Is “smart charging” policy for electric vehicles worthwhile?
Thomas Lyon (),
Arie Jongejan and
Energy Policy, 2012, vol. 41, issue C, 259-268
Plug-in electric vehicles (PEVs) offer the potential for both reducing reliance on oil and reducing greenhouse gas emissions. However, they may also increase the demand for electricity during peak periods, thereby requiring the construction of new generating units and increasing total costs to electricity consumers. We evaluate the economic costs and benefits of policies that shift charging demand from daytime to off-peak nighttime hours, using data for two different independent system operators and considering a number of sensitivity analyses. We find that the total savings from demand-shifting run into the billions of dollars, though as a percentage of total electricity costs they are quite small. The value of smart charging policy varies significantly across electric grids. Time-of-use pricing is worthwhile under all of the cases we study, but the economic benefits of optimal charging of electric vehicles do not appear to justify investing in the smart grid infrastructure required to implement real-time pricing.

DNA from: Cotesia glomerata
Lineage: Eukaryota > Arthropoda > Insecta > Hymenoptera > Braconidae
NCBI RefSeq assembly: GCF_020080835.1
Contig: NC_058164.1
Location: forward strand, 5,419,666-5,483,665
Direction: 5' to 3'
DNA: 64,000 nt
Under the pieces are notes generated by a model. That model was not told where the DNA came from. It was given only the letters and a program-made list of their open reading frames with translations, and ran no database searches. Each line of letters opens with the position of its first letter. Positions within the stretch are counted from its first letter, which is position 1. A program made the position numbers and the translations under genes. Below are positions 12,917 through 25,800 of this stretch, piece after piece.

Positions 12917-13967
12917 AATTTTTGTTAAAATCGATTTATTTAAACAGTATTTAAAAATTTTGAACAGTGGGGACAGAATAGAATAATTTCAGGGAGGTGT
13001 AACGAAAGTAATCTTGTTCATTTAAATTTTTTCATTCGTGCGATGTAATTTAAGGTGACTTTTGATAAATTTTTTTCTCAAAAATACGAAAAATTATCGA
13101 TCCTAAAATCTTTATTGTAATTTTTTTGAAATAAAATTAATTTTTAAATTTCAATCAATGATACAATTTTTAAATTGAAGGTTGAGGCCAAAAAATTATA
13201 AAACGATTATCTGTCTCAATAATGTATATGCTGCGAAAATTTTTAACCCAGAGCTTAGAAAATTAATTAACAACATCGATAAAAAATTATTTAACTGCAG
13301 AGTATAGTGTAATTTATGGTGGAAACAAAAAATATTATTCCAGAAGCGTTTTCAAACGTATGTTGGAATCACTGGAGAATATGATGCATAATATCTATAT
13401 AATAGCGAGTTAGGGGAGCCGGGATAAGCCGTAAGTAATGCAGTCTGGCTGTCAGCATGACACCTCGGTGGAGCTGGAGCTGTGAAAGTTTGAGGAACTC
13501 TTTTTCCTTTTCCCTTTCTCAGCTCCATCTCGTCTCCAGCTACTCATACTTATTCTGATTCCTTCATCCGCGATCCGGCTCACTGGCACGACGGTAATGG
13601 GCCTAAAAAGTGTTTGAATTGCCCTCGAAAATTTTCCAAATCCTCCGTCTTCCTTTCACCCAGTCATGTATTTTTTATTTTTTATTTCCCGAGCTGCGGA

Keywords: Electric vehicles; Electric utilities; Time-of-use pricing (search for similar items in EconPapers)
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